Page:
It’s no wonder I became a writer, or that I work in the music industry. Pretend is powerful.  Imagination is life’s way of guiding you into the best life has to offer. Playing is the world’s way of paving roads where there were none.

What did you play at being?

Jacktress of all trades.

My mom has only had two jobs her entire life and she’s retiring in April at the young age of 40 (we accidentally forgot to keep counting after 40).  Seriously though, I’m 32 and I’ve had 31 jobs.  At one point I was actually juggling four jobs while attending college full-time.  That is one less job than my actual age, but let’s face it there is the likelihood that I had the exact number of jobs as my age as I’m sure I’ve displaced one somewhere along the insanity.  Here is a list of the ones I remember:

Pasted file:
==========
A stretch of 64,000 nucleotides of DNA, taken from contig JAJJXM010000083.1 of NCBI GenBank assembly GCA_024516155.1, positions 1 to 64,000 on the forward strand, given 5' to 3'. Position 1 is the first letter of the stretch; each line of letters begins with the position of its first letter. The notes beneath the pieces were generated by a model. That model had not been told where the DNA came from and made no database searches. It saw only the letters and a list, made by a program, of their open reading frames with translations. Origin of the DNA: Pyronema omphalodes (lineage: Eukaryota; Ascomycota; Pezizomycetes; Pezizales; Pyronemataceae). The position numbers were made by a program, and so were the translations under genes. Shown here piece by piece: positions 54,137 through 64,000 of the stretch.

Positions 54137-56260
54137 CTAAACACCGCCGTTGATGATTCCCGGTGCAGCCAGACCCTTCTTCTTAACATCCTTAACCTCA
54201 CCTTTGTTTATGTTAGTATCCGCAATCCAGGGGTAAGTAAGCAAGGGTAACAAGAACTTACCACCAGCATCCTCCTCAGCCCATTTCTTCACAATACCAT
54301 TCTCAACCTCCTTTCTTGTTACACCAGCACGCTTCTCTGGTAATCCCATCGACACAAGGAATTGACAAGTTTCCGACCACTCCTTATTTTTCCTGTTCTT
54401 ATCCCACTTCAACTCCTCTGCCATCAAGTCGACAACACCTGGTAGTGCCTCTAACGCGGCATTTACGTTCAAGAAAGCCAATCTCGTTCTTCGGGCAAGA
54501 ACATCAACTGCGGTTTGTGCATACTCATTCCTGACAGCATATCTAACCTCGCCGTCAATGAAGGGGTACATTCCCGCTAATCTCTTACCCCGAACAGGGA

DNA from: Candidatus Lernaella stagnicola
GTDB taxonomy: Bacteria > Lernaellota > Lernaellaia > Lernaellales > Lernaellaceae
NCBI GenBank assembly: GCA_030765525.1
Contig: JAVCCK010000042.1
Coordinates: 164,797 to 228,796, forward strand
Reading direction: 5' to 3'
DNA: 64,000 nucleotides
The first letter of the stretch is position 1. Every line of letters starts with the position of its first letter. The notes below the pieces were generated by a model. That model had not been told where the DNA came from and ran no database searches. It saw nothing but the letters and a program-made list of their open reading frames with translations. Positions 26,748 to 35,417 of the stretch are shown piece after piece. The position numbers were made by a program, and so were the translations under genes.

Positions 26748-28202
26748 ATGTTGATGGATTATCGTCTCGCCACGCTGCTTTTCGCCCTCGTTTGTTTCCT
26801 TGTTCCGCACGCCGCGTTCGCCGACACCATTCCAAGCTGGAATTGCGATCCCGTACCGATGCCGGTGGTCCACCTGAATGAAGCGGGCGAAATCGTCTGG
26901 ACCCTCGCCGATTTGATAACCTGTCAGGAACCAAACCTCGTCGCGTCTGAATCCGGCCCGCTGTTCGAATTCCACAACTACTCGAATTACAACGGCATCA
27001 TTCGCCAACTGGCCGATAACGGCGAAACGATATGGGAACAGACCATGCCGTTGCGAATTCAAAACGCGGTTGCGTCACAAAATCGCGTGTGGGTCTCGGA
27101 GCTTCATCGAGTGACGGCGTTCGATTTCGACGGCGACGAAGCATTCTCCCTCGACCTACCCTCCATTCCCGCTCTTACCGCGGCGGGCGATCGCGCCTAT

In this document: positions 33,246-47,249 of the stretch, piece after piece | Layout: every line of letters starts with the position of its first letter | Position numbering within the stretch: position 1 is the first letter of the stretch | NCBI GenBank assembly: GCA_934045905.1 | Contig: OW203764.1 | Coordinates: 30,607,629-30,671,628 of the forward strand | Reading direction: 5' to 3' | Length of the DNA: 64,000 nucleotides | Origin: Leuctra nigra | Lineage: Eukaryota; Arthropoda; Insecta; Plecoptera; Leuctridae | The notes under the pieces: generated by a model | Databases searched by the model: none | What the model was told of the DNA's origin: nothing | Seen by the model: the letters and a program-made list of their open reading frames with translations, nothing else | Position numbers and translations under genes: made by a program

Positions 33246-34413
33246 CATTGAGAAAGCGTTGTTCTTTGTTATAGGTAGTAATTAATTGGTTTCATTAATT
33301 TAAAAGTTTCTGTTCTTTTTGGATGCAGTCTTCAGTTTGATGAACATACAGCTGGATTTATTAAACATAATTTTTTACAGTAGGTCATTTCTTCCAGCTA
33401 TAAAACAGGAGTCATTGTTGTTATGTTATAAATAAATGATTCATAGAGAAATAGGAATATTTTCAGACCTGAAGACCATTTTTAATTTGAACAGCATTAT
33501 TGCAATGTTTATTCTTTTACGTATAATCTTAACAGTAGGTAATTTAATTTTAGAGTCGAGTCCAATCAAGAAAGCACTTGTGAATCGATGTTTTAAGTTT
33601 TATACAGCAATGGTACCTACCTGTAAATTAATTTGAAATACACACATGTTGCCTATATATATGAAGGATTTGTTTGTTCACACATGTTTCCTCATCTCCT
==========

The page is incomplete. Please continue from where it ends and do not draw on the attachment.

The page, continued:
1. Babysitter (Antlers, OK)

2. Joe’s Handy Stop (video clerk, cashier, stocking/cleaning slave @ $4.25 an hour – age 14 in Antlers, OK)

3. Mike’s Grocery (cashier and an extraordinary bagger in Antlers, OK)

4. United States Army Reservist (aka ‘Weekend Warrior’ with the advanced individual training of 75Charlie – Personnel Management Specialist – bootcamp at Ft. Jackson, SC)

5. Pizza Hut dishwasher (Stillwater, OK)

6. Pizza Hut delivery girl (I got promoted in Stillwater, OK)

7. Concert Promoter (Dropped out of college and headed to Buffalo, NY during the winter – I WAS REAL DUMB)

8. Camelot Music (Plano, TX)

9. CD Warehouse (Plano, TX)

10. USA Storage Unit (Plano, TX – most boring job in the world but at least I rode a golf cart around and peeked into storage units)

11. CD Corner (cool indie record store girl in Stillwater, OK – yes, went back to college)

12. KSPI Radio (alter ego DJ Jane Does – the gateway into management)